My Workflow for Responding to Student Writing Part 1

Thursday, August 13, 20152:51 PM





For work that is intended to be read by the teacher, Google Classroom is the go-to in my classroom. Classroom can’t do it all: it’s not an LMS, it isn’t great for class discussions, and it doesn’t integrate multimedia as well as Google Communities, but for student-to-teacher workflow, it’s perfect. 

In this post, I will walk you through my workflow in assigning, creating, and previewing student writing through Google Classroom. I'll follow up next week about giving feedback and grades. I certainly didn’t invent these strategies--read all about some of them at Alice Keeler’s blog and her post here, but I like the idea of writing about my take. My plan is to share this with teachers in my building this year, but please borrow, adapt--or even better, make suggestions or improvements!

Naming Conventions

Again, this one is from Alice Keeler’s blog. She’s spot on when she advises naming assignments starting with a 3-digit number. This is a great idea for a few reasons. 

  • It provides an easy and effective common language to discuss assignments. When a student asks about a project from two months ago, it’s so much easier to say CR 004 instead of “that Martin Luther King paper” and be able to find the information quickly.
  • In my gradebook (Infinite Campus), I can simply name the assignment CR 001; this naming convention matches to Classroom Assignment 001 without any further effort.
  • Classroom assignments create folders in Google Drive, which are alphabetized by assignment name. When you view this, numeric naming makes it so much easier since they will now be in chronological order. 
Viewing the Classroom folder through Google Drive

Assigning Work

Now that we have the naming out the way, let’s work on creating an assignment. I like adding some detail to the description of the assignment, including any relevant links or resources. Here are the options and when I use them.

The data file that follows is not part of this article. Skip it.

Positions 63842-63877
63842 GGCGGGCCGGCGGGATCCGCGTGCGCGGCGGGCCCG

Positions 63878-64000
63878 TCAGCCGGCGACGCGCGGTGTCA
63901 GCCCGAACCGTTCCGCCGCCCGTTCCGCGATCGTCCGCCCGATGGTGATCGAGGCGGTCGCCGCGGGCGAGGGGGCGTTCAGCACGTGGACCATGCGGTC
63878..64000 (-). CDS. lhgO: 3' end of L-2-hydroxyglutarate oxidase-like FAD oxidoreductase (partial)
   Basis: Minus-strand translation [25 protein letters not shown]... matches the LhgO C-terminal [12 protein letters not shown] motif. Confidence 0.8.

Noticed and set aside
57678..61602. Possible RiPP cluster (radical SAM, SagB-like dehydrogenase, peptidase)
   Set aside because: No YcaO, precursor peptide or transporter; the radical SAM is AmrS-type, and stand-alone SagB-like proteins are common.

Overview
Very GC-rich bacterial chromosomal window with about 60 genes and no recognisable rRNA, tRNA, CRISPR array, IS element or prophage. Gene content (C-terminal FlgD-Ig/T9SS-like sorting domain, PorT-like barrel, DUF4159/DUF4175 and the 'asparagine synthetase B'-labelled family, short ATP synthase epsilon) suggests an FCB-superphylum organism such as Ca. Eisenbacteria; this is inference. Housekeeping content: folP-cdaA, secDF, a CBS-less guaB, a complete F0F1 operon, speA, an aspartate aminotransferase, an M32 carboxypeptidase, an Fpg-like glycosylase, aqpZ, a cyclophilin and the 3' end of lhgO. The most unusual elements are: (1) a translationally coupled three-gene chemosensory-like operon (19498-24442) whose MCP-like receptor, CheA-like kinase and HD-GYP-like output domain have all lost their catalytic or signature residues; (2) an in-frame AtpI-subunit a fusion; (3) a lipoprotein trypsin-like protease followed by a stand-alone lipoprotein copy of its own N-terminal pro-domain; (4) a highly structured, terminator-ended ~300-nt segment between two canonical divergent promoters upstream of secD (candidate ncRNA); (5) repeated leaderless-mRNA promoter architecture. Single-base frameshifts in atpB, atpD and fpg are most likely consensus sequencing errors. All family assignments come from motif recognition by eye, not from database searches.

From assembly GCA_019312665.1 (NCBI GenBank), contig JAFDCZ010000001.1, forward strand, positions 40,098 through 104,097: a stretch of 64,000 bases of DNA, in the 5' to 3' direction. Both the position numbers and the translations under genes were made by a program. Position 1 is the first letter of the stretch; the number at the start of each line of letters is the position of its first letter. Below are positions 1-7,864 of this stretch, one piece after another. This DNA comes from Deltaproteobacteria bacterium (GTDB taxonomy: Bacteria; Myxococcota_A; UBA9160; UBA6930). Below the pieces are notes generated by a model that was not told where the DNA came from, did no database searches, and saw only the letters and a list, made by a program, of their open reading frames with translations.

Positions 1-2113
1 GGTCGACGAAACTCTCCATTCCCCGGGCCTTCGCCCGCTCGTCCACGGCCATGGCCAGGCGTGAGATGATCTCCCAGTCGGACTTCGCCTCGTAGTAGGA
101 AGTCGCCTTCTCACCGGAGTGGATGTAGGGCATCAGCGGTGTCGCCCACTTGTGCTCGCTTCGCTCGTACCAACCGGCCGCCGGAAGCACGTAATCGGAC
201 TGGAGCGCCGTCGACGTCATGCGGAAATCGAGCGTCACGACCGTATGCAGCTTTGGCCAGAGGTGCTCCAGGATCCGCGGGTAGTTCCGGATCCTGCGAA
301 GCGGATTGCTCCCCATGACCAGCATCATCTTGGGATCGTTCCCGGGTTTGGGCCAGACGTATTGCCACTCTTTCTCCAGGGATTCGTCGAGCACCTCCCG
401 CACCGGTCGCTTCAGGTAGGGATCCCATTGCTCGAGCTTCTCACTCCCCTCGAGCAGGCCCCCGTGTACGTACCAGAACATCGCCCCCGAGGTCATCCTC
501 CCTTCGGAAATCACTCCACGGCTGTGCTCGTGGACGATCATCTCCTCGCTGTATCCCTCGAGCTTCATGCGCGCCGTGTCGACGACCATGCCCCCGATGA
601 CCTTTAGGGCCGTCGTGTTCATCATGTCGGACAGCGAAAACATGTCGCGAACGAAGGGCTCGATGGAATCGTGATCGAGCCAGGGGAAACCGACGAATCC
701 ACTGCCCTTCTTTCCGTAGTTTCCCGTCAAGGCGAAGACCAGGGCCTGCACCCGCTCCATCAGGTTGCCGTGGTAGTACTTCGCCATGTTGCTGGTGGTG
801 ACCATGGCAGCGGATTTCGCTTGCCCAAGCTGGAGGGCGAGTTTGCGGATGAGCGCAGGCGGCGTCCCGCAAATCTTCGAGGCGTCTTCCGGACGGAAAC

Students can view file.

I reserve this option almost entirely for directions or models. Most of the time, I want students to edit or copy the docs.

Students can edit file. 

This doesn’t really happen in my classroom. I’ll often have students create docs and collaborate, but it’s rare that I want all 25ish students working in the same doc. If you have a strong purpose for this, make sure to provide clear procedures and expectations to avoid the confusion of mass editing.

Make a copy for each student. 

This is usually my go-to option. Either, I am providing an activity for students that they need a template or copy of, or more like, I am providing a blank document.


The Blank Document

Here’s the power of the blank document: If you create the doc and assign it to students, you can always view it. No matter the assignment, that becomes my students’ note taking page, process work, and eventually their products. I can give comments on brainstorms, feedback on essays in process, and suggest edits, all before the work is submitted and without having to worry about sharing rights or links.